Biden’s Budget Is Economically Reckless and Socially Clueless

Every year, the president unveils a budget proposal for the federal government that represents (at best) a starting point for negotiations with Congress. At worst, it’s a load of hot air and partisan fan service. President Joe Biden just released his latest budget—and it’s mostly the latter.

Still, it sure sounds good on the surface level. The White House says its budget will “help families breathe a little easier” by “investing in America, lowering costs for families, protecting and strengthening Social Security and Medicare, reducing the deficit, and more.” Oh, and it’ll supposedly do it all by only raising taxes on “the rich” and big corporations. What’s not to love?

Well, a lot, actually, once you look beneath the surface.

For example, President Biden is claiming his budget would reduce the federal budget deficit by $3 trillion. While perhaps true, at least under a series of rosy assumptions, that’s quite a spin on what it would actually do.

According to the nonpartisan Committee for a Responsible Federal Budget (CRFB), the national debt would hit a new record by 2027 under Biden’s plan. Total federal debt would increase by an astounding $19 trillion over the next decade. The national debt would reach 110 percent of GDP by 2033, meaning we’d owe significantly more in debt than our economy produces in an entire year.

That means slower economic growth, less private sector investment in the economy, and trillions in taxes just to cover the interest payments.

Biden’s $3 trillion in deficit “savings” is just compared to a hypothetical baseline projection, meaning it’s arguably slightly less fiscally reckless than the status quo. But the president’s budget clearly doesn’t do anywhere near enough to restore fiscal sanity as he has promised—on the contrary, it would take the U.S. to record levels of debt.

Oh, and while Biden is boasting about how unlike those mean Republicans, his plan doesn’t cut Social Security, that also means it does nothing to fix Social Security.

As a result, it effectively, through inaction, endorses the automatic sharp benefit cuts that will occur when Social Security becomes insolvent in 2033. Without actual reforms, benefits will be cut by at least 23 percent at that point, according to the Congressional Budget Office.

And while Biden claims that his budget shores up Medicare, it does so in part with budget gimmicks that don’t actually equate to real savings, according to Manhattan Institute economist Brian Riedl.

Meanwhile, on the tax front, Biden’s proposal is surprisingly aggressive. His plan includes almost $5 trillion in tax hikes, including a big increase in the corporate tax rate, an increase in the top bracket income tax rate, a new “billionaire tax” on unrealized capital gains, a quadrupling of the tax on stock buybacks, and more.

This would all amount to the biggest tax hike since the 1960s and “the highest sustained tax burden in American history,” per Riedl. Doesn’t that sound like just what the economy needs to avoid a recession?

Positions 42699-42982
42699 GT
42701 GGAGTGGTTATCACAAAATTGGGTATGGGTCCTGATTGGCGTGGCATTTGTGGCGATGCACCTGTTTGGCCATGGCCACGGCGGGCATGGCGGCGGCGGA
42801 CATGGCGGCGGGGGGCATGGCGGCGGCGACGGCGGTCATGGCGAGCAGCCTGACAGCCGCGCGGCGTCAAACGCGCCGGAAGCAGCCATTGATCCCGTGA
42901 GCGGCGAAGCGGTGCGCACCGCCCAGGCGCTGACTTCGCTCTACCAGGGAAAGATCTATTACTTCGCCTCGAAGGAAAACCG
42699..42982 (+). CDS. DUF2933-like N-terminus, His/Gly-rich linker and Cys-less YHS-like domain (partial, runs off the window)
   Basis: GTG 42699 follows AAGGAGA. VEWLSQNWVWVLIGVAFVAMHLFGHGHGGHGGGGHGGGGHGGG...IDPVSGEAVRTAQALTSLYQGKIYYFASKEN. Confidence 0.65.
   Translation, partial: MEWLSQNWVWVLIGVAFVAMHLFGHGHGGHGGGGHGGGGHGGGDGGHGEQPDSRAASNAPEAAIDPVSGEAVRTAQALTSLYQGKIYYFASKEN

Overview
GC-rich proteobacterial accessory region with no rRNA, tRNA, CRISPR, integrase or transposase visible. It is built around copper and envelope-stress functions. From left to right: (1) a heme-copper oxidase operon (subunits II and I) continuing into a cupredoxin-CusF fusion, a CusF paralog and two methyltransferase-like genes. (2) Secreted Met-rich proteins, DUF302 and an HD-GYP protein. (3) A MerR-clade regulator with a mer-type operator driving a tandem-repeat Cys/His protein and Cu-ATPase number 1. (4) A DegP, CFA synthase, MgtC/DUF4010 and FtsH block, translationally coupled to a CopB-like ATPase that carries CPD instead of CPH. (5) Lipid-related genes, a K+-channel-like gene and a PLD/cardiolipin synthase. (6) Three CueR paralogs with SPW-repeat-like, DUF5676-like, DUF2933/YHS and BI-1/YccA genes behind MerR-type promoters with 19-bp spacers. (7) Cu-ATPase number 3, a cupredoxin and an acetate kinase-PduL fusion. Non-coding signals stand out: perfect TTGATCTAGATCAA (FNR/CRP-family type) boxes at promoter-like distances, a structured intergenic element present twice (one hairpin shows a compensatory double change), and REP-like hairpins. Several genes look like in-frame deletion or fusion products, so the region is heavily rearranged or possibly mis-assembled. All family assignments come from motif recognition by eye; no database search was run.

Now, the tax hikes are nominally targeted at the wealthiest Americans and Big Business, and I certainly don’t expect people to break out the tiny violins and feel bad for the Jeff Bezoses of the world. But the harsh economic reality is that taxes nominally applied to “the rich” and “Big Business” often have economic ramifications that hurt everyday Americans—and Biden’s tax proposals are no exception.

For example, raising the corporate tax rate sounds like it would only hurt corporate bigwigs. But economists across the ideological spectrum largely agree that a significant portion of the corporate tax is ultimately borne by workers via lower wages. They disagree about the exact percentage, yet about 70 percent is the most likely percentage, according to the nonpartisan Tax Foundation.

So, Biden’s massive tax hike on “corporations” would ultimately hit American workers right in the paycheck. It would also hurt investment and, as a result, could eliminate an estimated 159,000 jobs.

Does that sound like “helping families breathe easier” to you?

What’s more, the proposed increases in business taxes would put the U.S. far out of step with other developed countries. At 32.2 percent, our combined federal and state corporate tax rate would be a full 10 points higher than other OECD countries, according to the Tax Foundation. That puts us at a sharp competitive disadvantage when it comes to attracting jobs and investment.

All in all, Biden’s budget proposal is a mix of rosy rhetoric, optimistic assumptions, lofty goals, and bad ideas. Thankfully, he’ll have to get his actual budget through a Republican-controlled House of Representatives. The final result should bear little resemblance to this partisan first draft. And America will be much better off than if Biden’s first draft of a budget became a reality.

#Bidens #Budget #Economically #Reckless #Socially #Clueless

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